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  1. #1
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    Center of ....

    Let t=( 1 2) be a transposition. Then C_G(t)={g \in G| tg=gt } is isomorphic to Sym(2) Sym(n-2).
    Can you help me to prove this?


    thanx
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  2. #2
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    Quote Originally Posted by dimuk View Post
    Let t=( 1 2) be a transposition. Then C_G(t)={g \in G| tg=gt } is isomorphic to Sym(2) Sym(n-2).
    Can you help me to prove this?
    It seems the group G= S_n. The set C(1,2) is called the 'centerzlier' not center. But anyway note that if f is a permutation in S_n which fixes 1 and 2 i.e. f(1) = 1 and f(2) = 2 then f is in C(1,2). Also, (1,2) is in C(1,2). Now argue that this is a complete discription of all elements in the centralizer. Therefore we have (n-2)! permutations which leave 1,2 fixed and a product of those (n-2)! permutations with the cycle (1,2) i.e. (1,2)f is also in C(1,2). Thus, we see that |C(1,2)| = |Sym(2) x Sym(n-2)|. To go furthermore and actually prove isomorphism we should realize that the permutations f which leave 1,2 fixed behave like ordinary permuations on {3,4,...,n}. With that the isomorphism is clear. Map f into (id,f) and (1,2). Map (1,2)f into ((1,2),f). Now show this is an isomorphism.
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  3. #3
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    center of...

    Thanx for ur reply. But I have some doubts,

    What do u mean by
    "Map f into (id,f) and (1,2). Map (1,2)f into ((1,2),f). "

    Pls explain me.
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  4. #4
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    Quote Originally Posted by dimuk View Post
    Thanx for ur reply. But I have some doubts,

    What do u mean by
    "Map f into (id,f) and (1,2). Map (1,2)f into ((1,2),f). "
    Remember f is a permutation which leaves 1 and 2 fixed. Thus, if f is a permutation on {1,2,...,n} it means we can think of it as a permutation of {3,4,...,n} because 1 and 2 are unchanged. Let A={3,4,...,n}. Then f|A (this reads "f restricted to A") is a element of Sym(n-2). Conversely, any element of Sym(n-2) can be obtained by f|A in this manner.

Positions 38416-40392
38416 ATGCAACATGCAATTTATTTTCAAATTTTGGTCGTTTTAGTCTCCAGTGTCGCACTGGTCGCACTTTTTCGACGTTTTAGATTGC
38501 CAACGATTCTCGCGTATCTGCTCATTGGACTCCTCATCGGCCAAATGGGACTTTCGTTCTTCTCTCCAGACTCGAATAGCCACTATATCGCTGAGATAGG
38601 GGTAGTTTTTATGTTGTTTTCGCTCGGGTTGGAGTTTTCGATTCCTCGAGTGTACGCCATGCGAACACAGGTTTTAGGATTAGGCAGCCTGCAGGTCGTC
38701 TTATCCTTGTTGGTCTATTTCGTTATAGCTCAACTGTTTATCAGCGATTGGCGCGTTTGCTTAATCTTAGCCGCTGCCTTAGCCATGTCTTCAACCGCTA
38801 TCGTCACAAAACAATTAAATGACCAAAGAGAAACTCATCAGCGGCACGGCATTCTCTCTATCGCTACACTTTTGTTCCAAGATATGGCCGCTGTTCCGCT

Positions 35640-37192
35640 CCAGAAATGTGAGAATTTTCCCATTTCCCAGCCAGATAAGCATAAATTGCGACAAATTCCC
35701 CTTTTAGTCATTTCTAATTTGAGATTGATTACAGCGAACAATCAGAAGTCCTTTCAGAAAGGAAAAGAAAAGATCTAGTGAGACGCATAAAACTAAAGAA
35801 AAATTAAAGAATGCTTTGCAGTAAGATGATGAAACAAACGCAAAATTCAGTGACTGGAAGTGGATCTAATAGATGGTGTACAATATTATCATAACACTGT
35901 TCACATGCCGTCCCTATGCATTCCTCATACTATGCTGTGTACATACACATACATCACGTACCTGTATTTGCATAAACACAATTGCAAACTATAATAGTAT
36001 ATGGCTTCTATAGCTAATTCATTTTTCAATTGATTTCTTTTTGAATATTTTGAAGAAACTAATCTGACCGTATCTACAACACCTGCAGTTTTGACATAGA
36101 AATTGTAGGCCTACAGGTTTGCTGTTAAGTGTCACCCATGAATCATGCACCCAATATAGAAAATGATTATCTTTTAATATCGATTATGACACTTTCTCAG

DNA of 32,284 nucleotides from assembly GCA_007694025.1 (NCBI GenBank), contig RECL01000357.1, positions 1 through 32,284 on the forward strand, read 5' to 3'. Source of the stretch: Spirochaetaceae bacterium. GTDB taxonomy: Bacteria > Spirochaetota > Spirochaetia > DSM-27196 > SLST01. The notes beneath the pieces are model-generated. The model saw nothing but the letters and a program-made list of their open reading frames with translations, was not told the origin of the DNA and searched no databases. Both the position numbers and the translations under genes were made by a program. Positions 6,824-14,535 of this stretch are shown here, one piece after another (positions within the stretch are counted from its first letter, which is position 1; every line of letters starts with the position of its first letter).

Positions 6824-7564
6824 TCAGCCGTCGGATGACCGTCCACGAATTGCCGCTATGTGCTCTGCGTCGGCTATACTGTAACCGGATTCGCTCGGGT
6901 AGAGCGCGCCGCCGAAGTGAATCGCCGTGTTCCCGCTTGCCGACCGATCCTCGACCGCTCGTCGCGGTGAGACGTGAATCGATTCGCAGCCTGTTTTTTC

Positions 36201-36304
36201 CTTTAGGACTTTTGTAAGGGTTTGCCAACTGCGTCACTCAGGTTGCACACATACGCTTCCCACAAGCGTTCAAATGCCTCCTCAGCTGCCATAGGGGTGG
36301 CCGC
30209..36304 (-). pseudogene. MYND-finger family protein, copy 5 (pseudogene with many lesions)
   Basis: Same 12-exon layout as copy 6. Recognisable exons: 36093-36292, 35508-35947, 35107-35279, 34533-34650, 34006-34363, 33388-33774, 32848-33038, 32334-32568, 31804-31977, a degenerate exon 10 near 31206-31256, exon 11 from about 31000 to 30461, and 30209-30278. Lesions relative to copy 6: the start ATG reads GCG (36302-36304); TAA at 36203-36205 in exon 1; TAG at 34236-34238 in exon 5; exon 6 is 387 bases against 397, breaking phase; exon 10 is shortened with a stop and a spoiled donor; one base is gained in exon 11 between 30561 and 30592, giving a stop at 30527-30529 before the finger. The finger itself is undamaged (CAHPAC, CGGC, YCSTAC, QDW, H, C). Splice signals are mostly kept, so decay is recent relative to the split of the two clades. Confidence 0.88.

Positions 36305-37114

We need to define a isomorphism \theta:C(1,2) \toSym(2)xSym(n-2). If \sigma is a permutation in C(1,2) then \sigma = f i.e. some permutation which fixes 1 and 2, or \sigma = (1,2)f. If \sigma=f then define \theta( \sigma) = (id,f|A). If \sigma=(1,2)f then define \theta( \sigma) = ((1,2),f|A).
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  5. #5
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    Quote Originally Posted by dimuk View Post
    Let t=( 1 2) be a transposition. Then C_G(t)={g \in G| tg=gt } is isomorphic to Sym(2) Sym(n-2).
    Can you help me to prove this?
    The centraliser of (12) certainly contains (12), so it contains the subgroup generated by (12), which is isomorphic to Sym(2). It also contains any permutation that leaves 1 and 2 fixed. The group of all such permutations is isomorphic to Sym(n-2). Therefore C_G(t) contains a subgroup isomorphic to Sym(2) Sym(n-2).

    To show that this subgroup is the whole of C_G(t), you need to show that any permutation that takes 1 or 2 to a number other than 1 or 2 is not in C_G(t). Suppose for example that σ is a permutation that takes 1 to 3. Then the product σ(12) takes 2 to 3. If σ(12) = (12)σ then (12)σ must take 2 to 3. This implies that σ takes 2 to 3. But that contradicts the fact that σ takes 1 to 3. The contradiction shows that σ is not in the centraliser of (12).
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  6. #6
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    center of...

    Thanx for help.

    Need more help.

    If \alpha \in Aut (S_n) then \alpha(S_(n-2))=S_(n-2). Can u help me to prove this.
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  7. #7
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    Quote Originally Posted by dimuk View Post
    If \alpha \in Aut (S_n) then \alpha(S_(n-2))=S_(n-2). Can u help me to prove this.
    This is not true. Given an embedding of S_{n-2} in S_n, there will be automorphisms of S_n that do not preserve S_{n-2}.
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  8. #8
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    center of...

    Can u give me a example for this.
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